The Day the Sun Died

(Rixi)

Yan Lianke

Winner of The Dream Of The Red Chamber Award: The World’s Distinguished Novel In Chinese

The Day the Sun Died

‘This exuberant but sinister fable confirms its author as one of China’s most audacious and enigmatic novelists’ The Economist

‘A brave masterful novel.’ The Irish Times

Yan Lianke’s powerful dystopian novel, narrated by a teenage boy, is set during a single night in a remote Chinese village… The underlying political message, that China is sleepwalking to disaster … But there is so much colour in the book, as the sleepwalkers act more and more oddly, that politics seems secondary. Poignant and unsettling’ Mail on Sundaythe day the sun died us cover

‘It’s a remarkable novel – open, like most good novels, to a variety of interpretations. The events described are incredible; the atmosphere all too believable.’ The Scotsman

‘This is a riveting, powerful reading experience.’ Publishers Weekly *

‘As dreamscape realized, however horrible, Yan’s novel belongs in the company of Juan Rulfo’s Pedro Páramo and even James Joyce’s Ulysses.’ Kirkus

‘Lianke shows an incredible mastery of words, both brilliantly humorous and offbeat, making this novel a gripping read.’ Booklist

‘The Day the Sun Died is a powerful, captivating work of art.’ South China Morning Post

‘The Day the Sun Died is an allegory, but it isn’t just for China…. No matter where we live, this is our story, too, or could be, if things don’t change.’ Ploughshares

‘Yan is one of those rare geniuses who finds in the peculiar absurdities of his own culture the absurdities that infect all cultures . . . [The Day the Sun Died is] the creepiest book I’ve read in years: a social comedy that bleeds like a zombie apocalypse . . . Yan’s understated wit runs through these pages like a snake through fallen leaves . . . Invokes that fluid dream state in which everything represents something else, something deeper . . . A wake-up call about the path we’re on.’ Ron Charles, Washington Post

‘Effortlessly blending metaphor and allegory, symbolism and satire, Yan has crafted a distinct literary work of dystopian satire, a blend of bruising bureaucratic critique with a sly postmodern pastiche of realism, absurdism and the grotesque.’ Los Angeles Times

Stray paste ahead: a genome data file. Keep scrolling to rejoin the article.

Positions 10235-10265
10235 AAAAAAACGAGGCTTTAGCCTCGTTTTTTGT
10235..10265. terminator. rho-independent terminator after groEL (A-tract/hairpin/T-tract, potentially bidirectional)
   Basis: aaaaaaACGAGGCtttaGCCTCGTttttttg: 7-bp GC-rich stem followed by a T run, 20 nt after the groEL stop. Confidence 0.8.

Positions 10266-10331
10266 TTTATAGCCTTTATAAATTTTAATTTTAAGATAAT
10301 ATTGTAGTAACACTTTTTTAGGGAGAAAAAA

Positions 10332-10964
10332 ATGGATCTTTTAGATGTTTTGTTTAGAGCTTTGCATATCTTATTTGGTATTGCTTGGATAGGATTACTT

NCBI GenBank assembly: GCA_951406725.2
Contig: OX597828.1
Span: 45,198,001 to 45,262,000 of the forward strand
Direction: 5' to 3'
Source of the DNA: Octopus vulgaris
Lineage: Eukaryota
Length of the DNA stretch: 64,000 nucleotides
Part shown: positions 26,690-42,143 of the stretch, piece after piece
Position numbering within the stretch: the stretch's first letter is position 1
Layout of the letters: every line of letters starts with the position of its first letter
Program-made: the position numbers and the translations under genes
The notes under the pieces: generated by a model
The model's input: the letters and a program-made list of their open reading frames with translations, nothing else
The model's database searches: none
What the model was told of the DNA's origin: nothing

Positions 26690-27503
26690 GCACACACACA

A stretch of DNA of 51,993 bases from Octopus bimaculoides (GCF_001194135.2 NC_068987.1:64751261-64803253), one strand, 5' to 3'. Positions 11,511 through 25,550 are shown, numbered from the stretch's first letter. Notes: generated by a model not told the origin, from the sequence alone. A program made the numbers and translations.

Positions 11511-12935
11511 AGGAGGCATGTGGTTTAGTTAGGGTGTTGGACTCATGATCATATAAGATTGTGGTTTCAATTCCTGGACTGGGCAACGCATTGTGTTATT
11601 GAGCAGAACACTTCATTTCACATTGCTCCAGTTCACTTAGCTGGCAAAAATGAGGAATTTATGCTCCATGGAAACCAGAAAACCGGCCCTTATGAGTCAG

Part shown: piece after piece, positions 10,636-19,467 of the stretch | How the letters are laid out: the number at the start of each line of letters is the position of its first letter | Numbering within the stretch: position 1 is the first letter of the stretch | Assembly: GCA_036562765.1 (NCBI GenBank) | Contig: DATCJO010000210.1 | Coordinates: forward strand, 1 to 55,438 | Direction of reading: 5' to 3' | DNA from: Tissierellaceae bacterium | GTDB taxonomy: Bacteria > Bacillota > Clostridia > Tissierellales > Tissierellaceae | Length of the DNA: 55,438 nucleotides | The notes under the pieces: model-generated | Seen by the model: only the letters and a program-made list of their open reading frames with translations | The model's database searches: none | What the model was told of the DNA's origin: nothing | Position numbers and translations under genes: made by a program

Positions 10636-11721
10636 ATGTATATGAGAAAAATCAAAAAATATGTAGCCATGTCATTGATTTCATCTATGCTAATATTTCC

‘Gripping . . . Yan’s subject is China, but he has condensed the human forces driving today’s global upheavals into a bracing, universal vision.’ New York Times Book Review

‘This brutal satirical novel takes place on a single night, when a plague of somnambulism unleashes a host of suppressed emotions among the inhabitants of a Chinese village. The ensuing chaos is promptly struck from the official record. Reviewing it, Julian Gewirtz calls it a “gripping novel” that “forces readers to reflect on the side of the world that is ‘too absurd, too cruel and too unpleasant.’ … Yan’s subject is China, but he has condensed the human forces driving today’s global upheavals into a bracing, universal vision.”’ New York Times Book Review, 11 New Books We Recommend This Week

‘The provocative Chinese writer Yan Lianke offers a different sort of collective dream in his gripping novel…’ New York Times

Yan Lianke has secured his place as contemporary China’s most essential and daring novelist, ‘with his superlative gifts for storytelling and penetrating eye for truth’ New York Times Book Review. His new novel – winner of the Dream of the Red Chamber Award, one of the most prestigious honours for Chinese-language novels – is the haunting story of a town caught in a waking nightmare.

In a little village nestled in the Balou mountains, fourteen-year-old Li Niannian and his parents run a funeral parlour. One evening, he notices a strange occurrence. Instead of preparing for bed, more and more neighbours start to appear in the streets and fields, carrying on with their daily business as if the sun hadn’t already set. Li Niannian watches, mystified. As hundreds of villagers are found dreamwalking, they act out the desires they’ve suppressed during waking hours. When the community devolves into chaos, and it’s up to Li Niannian and his parents to save the town before sunrise.

Set over the course of one increasingly bizarre night, The Day the Sun Died is a propulsive, darkly sinister tale.

Sales

  • Ryefield Taiwan
  • Grove Atlantic USA
  • Brilliance Audio North America
  • Text Australia
  • Chatto & Windus UK
  • Automatica Spain
  • Kawade Shobo Shinsha Japan
  • Philippe Picquier France
  • Nottetempo Italy
  • Ithaki Turkey
  • Takween Publishing Arabic
  • Klim Denmark

Material: Chinese, English editions (342pp)